Welcome back to The PC Gamer Show, our weekly podcast. You can watch the show live on Thursdays at 9 am PDT on our Twitch channel, or after the fact through any of the links below.
This week's episode is a little different. I'm joined by Justin Vasquez, executive director at Elastic Games on Last Year, to talk about how the sudden closure of the Discord Store drastically altered the future of what was meant to be one of the shop's flagship titles. Last Year is a 5v1 teens versus monster horror game deeply rooted in B-movie aesthetics. It's a charming and unique take on asymmetrical competition that I personally prefer to the easy but not entirely accurate analogue Dead by Daylight.
Last Year hasn't had the easiest time standing out. Shortly after launch on the Discord Store, the future of the game became unexpectedly precarious when the shop suddenly closed. The team went dark for months, much to the dismay of their busy Discord community, but Elastic Games has since found a new direction and road map for its debut. And more importantly, a new home on Steam.
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Vasquez takes me through the moments the Discord Store shut down, the trouble of maintaining healthy communication with a fervent community, keeping up team morale in a difficult time, and the new shape and direction of Last Year.
Here's an excerpt from the interview where Vasquez details the early days of signing to Discord and first notice of the closure. For the whole story, listen to this week's episode of The PC Gamer Show.
PC Gamer: Talk to me about some of the early days of working on Last Year and this arc: Did signing onto a new store feel like the right thing to do at the time and did you have assurances it was the right thing to do?
Justin Vasquez, executive director: Well, yeah, at the time, it really felt like the right move because before that, Elastic had really been just a handful of devs. It started off with just James [Wearing, CEO and director], the Kickstarter, and then James brought Alex [Halchuk] our technical director on, and it was just them for a long time. They'd bring on a couple of devs here and there to help them cobble together the demo, which eventually turned into the first playable level.
When I came on to the operation it was right around the time of Discord, and it felt like the right move because Discord shared a lot of the same philosophies and same values when it came to community, when it came to growing and supporting and communicating with the community. It was exciting to be part of something brand new. It's very rare that a new platform launches period, let alone a new platform on PC that's trying to go head to head with Steam, the major platform. And as you know, this was right before the Epic Games Store was even announced, and so for us, it felt like something exciting, something different, something innovative and pioneering. And the team at Discord was and continues to be very supportive of us.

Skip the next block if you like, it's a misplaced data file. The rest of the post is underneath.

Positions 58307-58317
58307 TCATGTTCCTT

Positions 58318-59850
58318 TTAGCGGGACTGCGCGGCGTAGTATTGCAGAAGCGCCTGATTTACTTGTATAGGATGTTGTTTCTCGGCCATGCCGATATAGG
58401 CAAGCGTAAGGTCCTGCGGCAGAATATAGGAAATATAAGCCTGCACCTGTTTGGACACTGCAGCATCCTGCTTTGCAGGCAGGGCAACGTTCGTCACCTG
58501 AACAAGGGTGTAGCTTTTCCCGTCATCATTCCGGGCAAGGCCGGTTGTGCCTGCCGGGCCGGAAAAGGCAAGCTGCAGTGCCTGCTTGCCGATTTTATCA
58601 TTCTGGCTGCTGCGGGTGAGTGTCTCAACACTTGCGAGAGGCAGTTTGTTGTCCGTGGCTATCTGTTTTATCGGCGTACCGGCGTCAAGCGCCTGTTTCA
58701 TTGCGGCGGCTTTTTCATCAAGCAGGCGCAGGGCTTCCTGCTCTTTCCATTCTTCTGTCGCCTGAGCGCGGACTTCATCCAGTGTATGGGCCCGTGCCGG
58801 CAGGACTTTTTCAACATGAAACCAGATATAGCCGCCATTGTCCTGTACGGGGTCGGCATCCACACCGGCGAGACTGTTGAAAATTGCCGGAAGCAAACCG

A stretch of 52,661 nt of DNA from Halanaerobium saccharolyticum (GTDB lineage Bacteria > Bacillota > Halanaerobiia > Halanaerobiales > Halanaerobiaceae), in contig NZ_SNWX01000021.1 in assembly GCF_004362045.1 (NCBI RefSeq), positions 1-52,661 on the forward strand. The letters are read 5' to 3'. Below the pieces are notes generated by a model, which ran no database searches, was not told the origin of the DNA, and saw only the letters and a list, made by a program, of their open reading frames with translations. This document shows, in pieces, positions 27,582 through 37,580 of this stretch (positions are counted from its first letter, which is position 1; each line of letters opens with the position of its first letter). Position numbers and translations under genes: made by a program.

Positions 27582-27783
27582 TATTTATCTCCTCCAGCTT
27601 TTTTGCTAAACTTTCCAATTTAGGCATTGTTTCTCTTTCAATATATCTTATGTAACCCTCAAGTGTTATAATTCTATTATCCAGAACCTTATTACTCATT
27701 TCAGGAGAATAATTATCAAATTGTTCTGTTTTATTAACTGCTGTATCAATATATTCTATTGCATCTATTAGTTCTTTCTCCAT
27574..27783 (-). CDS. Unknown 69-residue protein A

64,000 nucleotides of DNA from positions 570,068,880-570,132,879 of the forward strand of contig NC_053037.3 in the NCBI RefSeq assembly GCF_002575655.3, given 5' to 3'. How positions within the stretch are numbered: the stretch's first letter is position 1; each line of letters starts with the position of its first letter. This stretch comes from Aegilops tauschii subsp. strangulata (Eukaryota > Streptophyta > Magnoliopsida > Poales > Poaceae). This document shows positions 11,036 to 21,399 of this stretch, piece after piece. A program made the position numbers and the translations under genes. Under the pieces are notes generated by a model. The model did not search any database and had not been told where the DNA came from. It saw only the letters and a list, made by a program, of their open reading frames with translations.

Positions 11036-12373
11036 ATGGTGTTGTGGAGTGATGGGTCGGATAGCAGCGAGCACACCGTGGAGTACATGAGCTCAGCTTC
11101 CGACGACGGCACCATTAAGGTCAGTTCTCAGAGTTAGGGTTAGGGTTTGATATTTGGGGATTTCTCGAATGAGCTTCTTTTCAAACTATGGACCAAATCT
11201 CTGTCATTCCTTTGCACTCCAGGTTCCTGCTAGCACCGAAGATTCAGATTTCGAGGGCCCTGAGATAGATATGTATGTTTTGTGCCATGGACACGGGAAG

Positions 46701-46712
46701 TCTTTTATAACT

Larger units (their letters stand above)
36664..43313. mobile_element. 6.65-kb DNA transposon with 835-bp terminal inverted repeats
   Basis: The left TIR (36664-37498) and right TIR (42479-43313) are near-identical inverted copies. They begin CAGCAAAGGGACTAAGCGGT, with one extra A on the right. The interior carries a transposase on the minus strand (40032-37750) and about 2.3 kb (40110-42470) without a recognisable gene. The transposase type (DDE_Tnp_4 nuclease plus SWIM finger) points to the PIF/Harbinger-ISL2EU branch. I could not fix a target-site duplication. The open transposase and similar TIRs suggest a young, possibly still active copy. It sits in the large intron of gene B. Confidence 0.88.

It felt like the right fit both from a community standpoint, it felt like the right fit from a partnership standpoint and it felt like the right timing to get the first version of the game into players hands, because we had just basically polished up the second-to-second and the minute-to-minute experience, and we knew we had something visceral. But before we start building out hour-to-hour, to our experience, we really wanted to get the game into players' hands and know how they felt about it. Being a new platform, we knew that only the most hardcore of gamers would even be aware of it, and be attracted to it and be willing to try the game on a new platform. We felt, OK, that's going to be the perfect audience to give us that initial feedback.
In that sense, the launch was successful, because we did get a really engaged community who did really love the game and were very vocal about what they liked about it and what they wanted to see in its future and how it could evolve. But in all honesty, we did not see the drastic one-eighty that Discord would pull in shutting down the store only a few months into its lifespan. And so here we are.
PC Gamer: You say it was a drastic one-eighty—what kind of prep time or warning or did you get from Discord on that side of things regarding store closure?
JV: Discord is still a respected partner of ours and I want to stress that. They have always been good to us even in the decision that impacted us very harshly. So they did give us about a month and change of warning of 'Listen, we're not sure this is the right direction for the platform as a whole, we're thinking of migrating to this dedicated server model where people could still sell the games but only through their servers.' Then eventually they said, 'You know what, we're just going to stop adding new games and supporting the store as a whole.'
For us, it was sad. We new it was risky and we knew there was a chance—we weren't delusional or overly optimistic—we knew that there was a chance that this could happen. We did hope that they would try to stick it out a little longer because Rome wasn't built in a day. Steam wasn't built in a day. Steam, when it first launched, was very different from what it is now, and it's only because they kept at it and invested in that store that it grew to be what it is.
For Discord, I guess they saw the future that having a store and maintaining and up-keeping it would entail, and I guess it didn't fit right with them. They gave us and the other developers fair warning, but we do know that there were some developers who had literally put all their eggs in this basket and were really thrown for a loop. I don't know where all of them have ended up, but we all were communicating at that time and sort of leaning on each other for advice on how to pivot and what could be done.
These excerpts have been edited for length and clarity.